2:35 p.m.

Co-chair, National Program Advisory Committee, Department of Agriculture and Agri-Food

Mark Brock

No, there are no limits in the U.S.

2:35 p.m.

Bloc

Yves Perron Bloc Berthier—Maskinongé, QC

There you have it.

2:35 p.m.

Co-chair, National Program Advisory Committee, Department of Agriculture and Agri-Food

Mark Brock

I think it speaks to Canada needing to have a clear, defined national agriculture and agri-food policy. Business risk management programs fit in that. I think there needs to be a broader discussion about how those assist producers and actually give us confidence within our domestic agri-food policy.

2:35 p.m.

Bloc

Yves Perron Bloc Berthier—Maskinongé, QC

Mr. Brock, I have five seconds, but I'd like to ask you the same question I asked Mr. Haerle.

If the AgriStability threshold were restored to 85% and the limit were removed, would that be a boon?

2:35 p.m.

Co-chair, National Program Advisory Committee, Department of Agriculture and Agri-Food

Mark Brock

It would help. As Markus said, the margins in grains and oilseeds live in that area that was cut.

I think the struggle you'd have would be marketing a program that's been changed. Too many farmers would think of AgriStability as AgriStability. Even if we changed it to be a really good program, I think we'd have to change the name.

2:35 p.m.

Liberal

The Chair Liberal Pat Finnigan

Thank you, Mr. Brock and Mr. Perron.

Go ahead, Mr. MacGregor. You have six minutes.

2:35 p.m.

NDP

Alistair MacGregor NDP Cowichan—Malahat—Langford, BC

Thank you very much, Chair.

Welcome to our witnesses. Thank you for participating in our study and allowing this committee to come forward with some recommendations.

Mr. Haerle, I'll start with you. I'd like to turn to AgriInsurance. That's one of the programs you mentioned, which I think there's generally a large amount of satisfaction with. I understand that now there's a move by the federal government to negotiate with provinces to include labour shortages as an eligible risk for this program, I think in the horticulture sector. Do you have any comments on what you would like that to look like? Are you excited by that news?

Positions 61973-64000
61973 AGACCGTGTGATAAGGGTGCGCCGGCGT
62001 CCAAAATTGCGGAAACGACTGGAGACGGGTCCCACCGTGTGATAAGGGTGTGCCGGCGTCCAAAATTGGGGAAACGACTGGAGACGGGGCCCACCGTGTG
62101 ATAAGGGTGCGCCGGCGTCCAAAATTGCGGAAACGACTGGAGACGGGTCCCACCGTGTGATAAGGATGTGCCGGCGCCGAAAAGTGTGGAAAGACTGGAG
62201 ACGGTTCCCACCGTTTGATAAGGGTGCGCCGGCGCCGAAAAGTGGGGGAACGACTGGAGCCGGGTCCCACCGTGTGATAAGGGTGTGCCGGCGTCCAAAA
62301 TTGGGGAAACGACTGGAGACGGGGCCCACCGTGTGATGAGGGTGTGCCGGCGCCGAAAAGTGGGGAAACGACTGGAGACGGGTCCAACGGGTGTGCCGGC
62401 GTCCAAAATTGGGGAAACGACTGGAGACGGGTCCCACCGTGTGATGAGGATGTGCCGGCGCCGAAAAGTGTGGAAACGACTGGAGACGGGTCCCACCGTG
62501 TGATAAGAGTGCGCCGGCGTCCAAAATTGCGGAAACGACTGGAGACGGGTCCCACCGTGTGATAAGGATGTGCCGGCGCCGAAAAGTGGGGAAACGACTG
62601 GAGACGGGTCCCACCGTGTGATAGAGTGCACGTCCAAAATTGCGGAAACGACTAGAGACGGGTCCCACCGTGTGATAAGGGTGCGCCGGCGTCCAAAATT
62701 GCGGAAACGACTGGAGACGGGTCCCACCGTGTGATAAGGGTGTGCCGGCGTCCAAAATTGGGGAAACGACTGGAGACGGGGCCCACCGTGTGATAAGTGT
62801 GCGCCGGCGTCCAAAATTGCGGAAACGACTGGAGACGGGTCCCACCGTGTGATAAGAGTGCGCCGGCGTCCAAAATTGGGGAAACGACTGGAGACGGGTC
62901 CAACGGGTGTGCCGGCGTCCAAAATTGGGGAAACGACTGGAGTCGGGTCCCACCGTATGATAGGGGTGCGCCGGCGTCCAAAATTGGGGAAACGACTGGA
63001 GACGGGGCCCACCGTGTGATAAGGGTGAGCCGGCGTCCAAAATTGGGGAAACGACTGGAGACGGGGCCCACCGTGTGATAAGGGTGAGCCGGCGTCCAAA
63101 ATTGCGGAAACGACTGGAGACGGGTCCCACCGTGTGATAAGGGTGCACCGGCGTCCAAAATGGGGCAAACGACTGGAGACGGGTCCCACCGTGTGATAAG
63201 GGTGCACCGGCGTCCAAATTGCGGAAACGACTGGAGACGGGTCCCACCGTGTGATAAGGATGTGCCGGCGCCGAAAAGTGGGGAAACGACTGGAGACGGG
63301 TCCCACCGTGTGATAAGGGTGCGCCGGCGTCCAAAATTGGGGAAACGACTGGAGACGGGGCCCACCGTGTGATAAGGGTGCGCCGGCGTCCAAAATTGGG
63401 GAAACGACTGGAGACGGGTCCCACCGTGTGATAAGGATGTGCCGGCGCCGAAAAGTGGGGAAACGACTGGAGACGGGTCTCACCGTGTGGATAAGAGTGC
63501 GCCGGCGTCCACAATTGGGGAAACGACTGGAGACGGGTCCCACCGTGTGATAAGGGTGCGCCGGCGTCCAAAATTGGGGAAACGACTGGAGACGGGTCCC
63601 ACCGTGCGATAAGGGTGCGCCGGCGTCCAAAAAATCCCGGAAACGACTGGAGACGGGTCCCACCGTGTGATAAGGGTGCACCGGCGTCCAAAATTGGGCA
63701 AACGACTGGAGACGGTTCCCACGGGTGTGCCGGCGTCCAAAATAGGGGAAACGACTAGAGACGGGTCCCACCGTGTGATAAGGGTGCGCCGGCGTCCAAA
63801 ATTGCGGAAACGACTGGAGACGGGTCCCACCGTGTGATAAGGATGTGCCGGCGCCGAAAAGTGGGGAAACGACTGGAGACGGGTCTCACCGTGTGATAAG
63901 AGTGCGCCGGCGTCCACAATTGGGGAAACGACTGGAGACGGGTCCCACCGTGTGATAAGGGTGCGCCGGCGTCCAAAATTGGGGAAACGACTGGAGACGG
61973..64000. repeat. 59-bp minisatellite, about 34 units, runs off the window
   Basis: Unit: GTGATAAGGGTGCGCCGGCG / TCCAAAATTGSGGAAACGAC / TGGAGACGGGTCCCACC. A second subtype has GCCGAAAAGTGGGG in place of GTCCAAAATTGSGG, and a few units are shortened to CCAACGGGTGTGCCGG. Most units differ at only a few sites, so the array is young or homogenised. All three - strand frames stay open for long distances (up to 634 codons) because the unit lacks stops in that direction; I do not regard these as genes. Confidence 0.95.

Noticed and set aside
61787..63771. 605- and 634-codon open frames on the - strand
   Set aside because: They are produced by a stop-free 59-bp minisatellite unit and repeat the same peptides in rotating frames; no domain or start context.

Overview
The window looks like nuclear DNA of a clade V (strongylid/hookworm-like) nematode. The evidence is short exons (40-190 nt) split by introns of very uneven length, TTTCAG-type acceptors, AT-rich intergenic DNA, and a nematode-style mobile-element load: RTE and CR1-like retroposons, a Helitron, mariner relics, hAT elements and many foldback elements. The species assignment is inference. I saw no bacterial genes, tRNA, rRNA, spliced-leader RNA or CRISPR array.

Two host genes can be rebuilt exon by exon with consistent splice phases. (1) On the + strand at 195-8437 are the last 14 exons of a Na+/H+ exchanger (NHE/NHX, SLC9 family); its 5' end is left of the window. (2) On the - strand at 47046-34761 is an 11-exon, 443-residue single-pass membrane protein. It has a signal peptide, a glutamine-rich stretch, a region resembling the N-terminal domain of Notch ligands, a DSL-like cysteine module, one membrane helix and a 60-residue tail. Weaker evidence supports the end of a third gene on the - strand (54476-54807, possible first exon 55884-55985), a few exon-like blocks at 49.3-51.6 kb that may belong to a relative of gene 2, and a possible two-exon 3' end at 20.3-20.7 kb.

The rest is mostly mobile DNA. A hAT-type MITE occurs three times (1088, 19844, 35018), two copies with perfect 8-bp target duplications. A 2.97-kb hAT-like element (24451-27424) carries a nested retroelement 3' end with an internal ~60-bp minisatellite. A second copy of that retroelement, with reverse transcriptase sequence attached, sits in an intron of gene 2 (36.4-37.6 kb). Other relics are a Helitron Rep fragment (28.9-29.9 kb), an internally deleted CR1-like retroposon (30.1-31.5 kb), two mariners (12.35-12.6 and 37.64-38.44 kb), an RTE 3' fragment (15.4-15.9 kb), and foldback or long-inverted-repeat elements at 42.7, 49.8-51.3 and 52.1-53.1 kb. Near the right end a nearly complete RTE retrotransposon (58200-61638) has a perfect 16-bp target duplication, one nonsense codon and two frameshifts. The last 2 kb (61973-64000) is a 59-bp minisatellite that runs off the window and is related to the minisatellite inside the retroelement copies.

2:35 p.m.

Chair, Grain Farmers of Ontario

Markus Haerle

Actually, for the grain sector, it doesn't really have great impact to put that in as an insurable peril. The grain sector is actually quite mechanized to handle the production that we do. It doesn't matter if you're in eastern Canadian production sites or western Canadian; it will be a minor factor for us to consider.

2:35 p.m.

NDP

Alistair MacGregor NDP Cowichan—Malahat—Langford, BC

Are you pretty happy, from the grain point of view, with how the different crops are covered? I know that with certain crops, there's a lot of uniformity when you go province to province. For some sectors there's more specificity, depending on what that province specializes in. Are you pretty satisfied with how the crops are selected for insurance models?

June 12th, 2020 / 2:40 p.m.

Chair, Grain Farmers of Ontario

Markus Haerle

Yes. That's actually working fairly well. In Ontario, we have a good mechanism in place to make those changes as they come up. Those proposals go forward in an appropriate manner. They get addressed in a timely fashion to get them out to the farmers so they can use those programs.

2:40 p.m.

NDP

Alistair MacGregor NDP Cowichan—Malahat—Langford, BC

Thank you for that feedback.

Mr. Brock, I think COVID-19 has exposed a lot of fault lines within our food supply system and how our assistance programs function. I think there's been a sense that perhaps our business risk management programs may not have been the ideal vehicle to fully deal with the pandemic.